Eyes are one of the most complicated human organs and analyses of eye movements may reveal a lot of information about the human being. There are a lot of studies that analyzes eye movements in order to diagnose specific diseases or to recognize state of mind (Duchowski 2002). However, surprisingly, there are only a few researches trying to differentiate people basing on their eye movements characteristic. Biometric identification based on eye movements compiles physiological and behavioral aspects. It makes forging very difficult. One may try to imitate somebody’s signature or the way he is walking but so far it seems to be impossible to imitate the way people move their eyes.
The first publication about eye-movement biometric authentication was a poster presentation during 6th World Conference Biometrics'2003 in London (Kasprowski et al., 2003). The poster achieved Best Poster on Technological Advance Prize what encouraged authors to further research, what resulted in several publications including (Kasprowski et al., 2004) and (Kasprowski et al., 2005). Another attempt was (Bednarik et al. 2005). Despite of quite complex experiments including text reading, moving point observation and image viewing, finally people were identified basing only on the way they look at static point (red cross) in the middle of the screen. Similarly to (Kasprowski at al, 2004) the data was preprocessed using FFT and than reduced with PCA method. The authors considered four different features from which only "velocity of gaze" was truly dynamic. The following publication was (Nishigaki at al. 2008) in which authors compared people by measuring the placement of their blind spot. Two new researches were reported during ETRA 2010 conference. (Kinnunen at al. 2010) proposed a very interesting solution based on so called 'task-independent' authentication. They didn’t use any special stimulation and just recorded eye movements when subject watched a movie. The results obtained weren’t very good (error rates about 30%) but encouraging. Another work was (Komogortsev at al 2010). The authors performed experiment very similar to (Kasprowski at al 2004) with moving point stimulation. The main difference was applying so-called Oculomotor Plant Mathematical Model (OPMM) developed by authors, what improved their results. The work was continued in (Komogortsev at al 2012) where authors improved the methods and established a very thorough performance baseline. Another important work for those who work in the field is (Holland at al 2011), because it establishes performance baselines for very fundamental characteristics of the human visual system and the brain strategy for guiding visual attention via scanpaths.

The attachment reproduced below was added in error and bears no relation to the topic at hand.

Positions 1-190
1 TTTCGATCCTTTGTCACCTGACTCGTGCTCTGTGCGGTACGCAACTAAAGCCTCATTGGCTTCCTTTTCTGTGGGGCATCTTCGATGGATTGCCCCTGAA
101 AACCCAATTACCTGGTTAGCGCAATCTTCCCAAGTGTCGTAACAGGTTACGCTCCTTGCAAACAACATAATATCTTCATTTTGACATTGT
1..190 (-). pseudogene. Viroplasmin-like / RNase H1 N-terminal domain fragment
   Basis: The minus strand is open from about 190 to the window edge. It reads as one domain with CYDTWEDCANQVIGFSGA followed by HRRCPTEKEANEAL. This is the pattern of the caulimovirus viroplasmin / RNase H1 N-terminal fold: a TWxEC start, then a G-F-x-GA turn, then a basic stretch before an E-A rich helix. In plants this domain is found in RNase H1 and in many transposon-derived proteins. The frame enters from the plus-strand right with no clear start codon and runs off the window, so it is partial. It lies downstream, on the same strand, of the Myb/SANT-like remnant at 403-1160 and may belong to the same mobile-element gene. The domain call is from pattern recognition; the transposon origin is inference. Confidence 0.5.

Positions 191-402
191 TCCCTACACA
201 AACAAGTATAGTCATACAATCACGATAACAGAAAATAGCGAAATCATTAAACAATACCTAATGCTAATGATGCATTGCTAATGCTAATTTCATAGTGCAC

The main problem for today’s state of art is the number of available samples. Most eye movements experiments tend to collect samples from different subjects. To avoid learning effect, repetitions of the same experiment with the same subject are rare. And that is exactly what is needed for identification. We need as many as possible measurements of the same subjects to find eye movements’ characteristics specific to them. That is why it is rarely possible to use results of experiments taken for reason other than human identification. We need a lot of data gathered specifically for such kind of recognition.
Moreover, the results of experiments reported in several researches above are difficult to compare. We have different eye trackers, different frequencies, different subjects and different methodologies. To push technology forward we need data and comparable results. So, our idea was to build a generally available database of eye movement samples. We decided to publish our dataset and provide a competition to find what conversions, classifiers and generally algorithms will give the best results in classic identification and verification tests. What is very important such dataset may be analyzed even by researches that don’t have direct access to eye trackers.